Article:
A few weeks ago, I was reading a very familiar passage of scripture, and one of the verses concerning Jesus started to gnaw at me.
He came to his own, and his own people did not receive him. (John 1:11 ESV)
That verse seems fairly straightforward, but it isn’t. Throughout his gospel record, John clearly makes the case for Jesus being the promised Messiah, but the Jewish leaders of the day did not recognize Him as their Messiah. That’s the first problem, but there’s more.
Without getting too far ahead of myself and delving into the full context of the surrounding verses, John described Jesus in a very unique way, putting Him on equal footing with the God of the Old Testament.
In the beginning was the Word, and the Word was with God, and the Word was God. (John 1:1 ESV)
The Jewish leaders were expecting a messiah described as a messenger from God Who would set them free from their oppressors and rule with righteousness (Isaiah 42). They were not expecting God Himself. That’s the second problem.
Over the next several weeks, OneSource Ministries will produce videos and articles clearly identifying why John declared, “He [God] came to His own [the Jews], and His own people did not receive Him.”
So, let’s get into it…
Let me start by saying I’m a firm believer that scripture should always interpret scripture. God’s Word stands on its own merits. That means we will not deviate from the central tenets taught by Jesus or found in the Old Testament.
John may have equated Jesus (the Word) to God, but that doesn’t diminish the supremacy of God the Father.
You heard me say to you, ‘I am going away, and I will come to you.’ If you loved me, you would have rejoiced, because I am going to the Father, for the Father is greater than I. John 14:28 (ESV)
Jesus clearly acknowledged the supremacy of God the Father, and while promising to send His followers a Helper in His absence, He also clearly validated the doctrine of a triune godhead.
“And behold, I am sending the promise of my Father upon you. But stay in the city until you are clothed with power from on high.” (Luke 24:49 ESV)
And while staying with them he ordered them not to depart from Jerusalem, but to wait for the promise of the Father, which, he said, “you heard from me; for John baptized with water, but you will be baptized with the Holy Spirit not many days from now.” (Acts 1:4-5 ESV)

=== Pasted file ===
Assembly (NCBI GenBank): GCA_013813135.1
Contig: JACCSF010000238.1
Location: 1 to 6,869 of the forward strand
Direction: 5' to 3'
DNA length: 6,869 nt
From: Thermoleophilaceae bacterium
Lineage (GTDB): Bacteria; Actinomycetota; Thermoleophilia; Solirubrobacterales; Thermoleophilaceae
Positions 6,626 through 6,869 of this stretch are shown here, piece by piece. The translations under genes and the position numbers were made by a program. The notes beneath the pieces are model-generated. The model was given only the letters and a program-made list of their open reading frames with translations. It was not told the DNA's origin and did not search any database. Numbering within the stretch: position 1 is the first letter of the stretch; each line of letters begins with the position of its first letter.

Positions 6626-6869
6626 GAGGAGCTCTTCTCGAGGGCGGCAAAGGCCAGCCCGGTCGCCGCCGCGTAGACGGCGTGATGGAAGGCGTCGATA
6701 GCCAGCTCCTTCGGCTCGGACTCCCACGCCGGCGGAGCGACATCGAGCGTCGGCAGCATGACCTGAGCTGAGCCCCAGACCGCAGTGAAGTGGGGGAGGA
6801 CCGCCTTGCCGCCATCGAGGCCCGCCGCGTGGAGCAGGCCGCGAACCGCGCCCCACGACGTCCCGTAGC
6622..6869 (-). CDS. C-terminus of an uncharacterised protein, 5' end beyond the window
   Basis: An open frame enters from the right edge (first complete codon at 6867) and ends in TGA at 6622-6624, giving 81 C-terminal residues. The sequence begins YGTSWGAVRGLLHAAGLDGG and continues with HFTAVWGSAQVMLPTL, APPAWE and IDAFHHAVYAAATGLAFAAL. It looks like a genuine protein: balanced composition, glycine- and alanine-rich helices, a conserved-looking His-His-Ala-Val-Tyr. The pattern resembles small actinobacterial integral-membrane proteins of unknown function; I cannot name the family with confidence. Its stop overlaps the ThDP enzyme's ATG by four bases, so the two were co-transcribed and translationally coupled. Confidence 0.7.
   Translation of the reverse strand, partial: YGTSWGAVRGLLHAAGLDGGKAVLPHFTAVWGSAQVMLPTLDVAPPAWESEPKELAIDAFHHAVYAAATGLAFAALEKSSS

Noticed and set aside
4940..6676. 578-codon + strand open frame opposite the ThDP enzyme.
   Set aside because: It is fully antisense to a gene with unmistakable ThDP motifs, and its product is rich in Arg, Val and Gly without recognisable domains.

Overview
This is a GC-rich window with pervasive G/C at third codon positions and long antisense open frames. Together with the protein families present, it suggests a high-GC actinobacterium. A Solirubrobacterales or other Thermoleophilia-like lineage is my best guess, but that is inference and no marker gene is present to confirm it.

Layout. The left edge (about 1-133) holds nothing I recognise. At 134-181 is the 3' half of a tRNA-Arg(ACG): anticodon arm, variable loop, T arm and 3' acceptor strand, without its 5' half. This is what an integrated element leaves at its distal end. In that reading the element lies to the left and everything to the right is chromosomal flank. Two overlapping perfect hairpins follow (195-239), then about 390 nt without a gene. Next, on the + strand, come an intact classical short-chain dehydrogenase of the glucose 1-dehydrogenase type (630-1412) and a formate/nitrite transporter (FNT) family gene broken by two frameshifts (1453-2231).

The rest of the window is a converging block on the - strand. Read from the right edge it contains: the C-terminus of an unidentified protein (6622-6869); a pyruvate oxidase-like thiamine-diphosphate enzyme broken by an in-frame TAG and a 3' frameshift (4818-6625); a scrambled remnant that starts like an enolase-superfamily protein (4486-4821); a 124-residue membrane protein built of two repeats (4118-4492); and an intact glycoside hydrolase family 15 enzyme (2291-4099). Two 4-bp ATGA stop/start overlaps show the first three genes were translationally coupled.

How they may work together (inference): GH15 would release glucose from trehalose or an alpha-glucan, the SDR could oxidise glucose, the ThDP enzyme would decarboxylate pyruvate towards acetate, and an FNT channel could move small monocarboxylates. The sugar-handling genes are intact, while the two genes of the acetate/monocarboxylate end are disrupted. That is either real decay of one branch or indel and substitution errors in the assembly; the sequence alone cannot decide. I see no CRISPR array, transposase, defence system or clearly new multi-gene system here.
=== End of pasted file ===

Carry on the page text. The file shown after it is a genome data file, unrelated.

Despite the hierarchy of authority Jesus identified, the clear lines of authority between Father and Son are sometimes blurred in scripture, even as it pertains to Jesus’ death and resurrection. Peter (Acts 2) and Paul (Romans 6) both confirm Jesus was raised by the power and glory of God the Father.
This Jesus God raised up, and of that we all are witnesses. (Acts 2:32 ESV)
We were buried therefore with him by baptism into death, in order that, just as Christ was raised from the dead by the glory of the Father, we too might walk in newness of life. (Romans 6:4 ESV)
But, Jesus claimed the power of the resurrection was granted to Him.
For this reason the Father loves me, because I lay down my life that I may take it up again. No one takes it from me, but I lay it down of my own accord. I have authority to lay it down, and I have authority to take it up again. This charge I have received from my Father.” (John 10:17-18 ESV)
Peter and Paul weren’t contradicting Jesus. Jesus was providing breadcrumbs of discovery. Look at what He says in one of the most popular passages in the New Testament.
And Jesus came and said to them, “All authority in heaven and on earth has been given to me. Go therefore and make disciples of all nations, baptizing them in the name of the Father and of the Son and of the Holy Spirit, teaching them to observe all that I have commanded you. And behold, I am with you always, to the end of the age.” (Matthew 28:18-20 ESV)
Jesus wasn’t offering a simple faith building statement for His followers when He declared, “All authority in heaven and on earth has been given to me.” He was making a definitive statement. That’s why He was able to tell them, “Observe all that I have commanded you.” Jesus’ authority was recognized by those who heard Him teach.
And when Jesus finished these sayings, the crowds were astonished at his teaching, for he was teaching them as one who had authority, and not as their scribes. (Matthew 7:28-29 ESV)
That affirmation of Jesus’ authority was given immediately after the Sermon on the Mount where Jesus made declarations concerning Jewish law without qualifiers or modifiers: “You have heard…but I say” (Matthew 5:21-48). Immediately after those declarations, He also called out the Jewish leaders (Matthew 6:1-18), who ultimately questioned His authority.
And when he entered the temple, the chief priests and the elders of the people came up to him as he was teaching, and said, “By what authority are you doing these things, and who gave you this authority?” (Matthew 21:23 ESV)
As John said, “He came to His own, and His own people did not receive Him.”
In the next installment of this series, we’ll explore how God revealed Himself in the Old Testament, so we can build the framework for why John said Jesus came to “His own” and why the Jewish leaders accused Him of blasphemy.
You can also watch the entire video (below) or listen to the podcast on SoundCloud.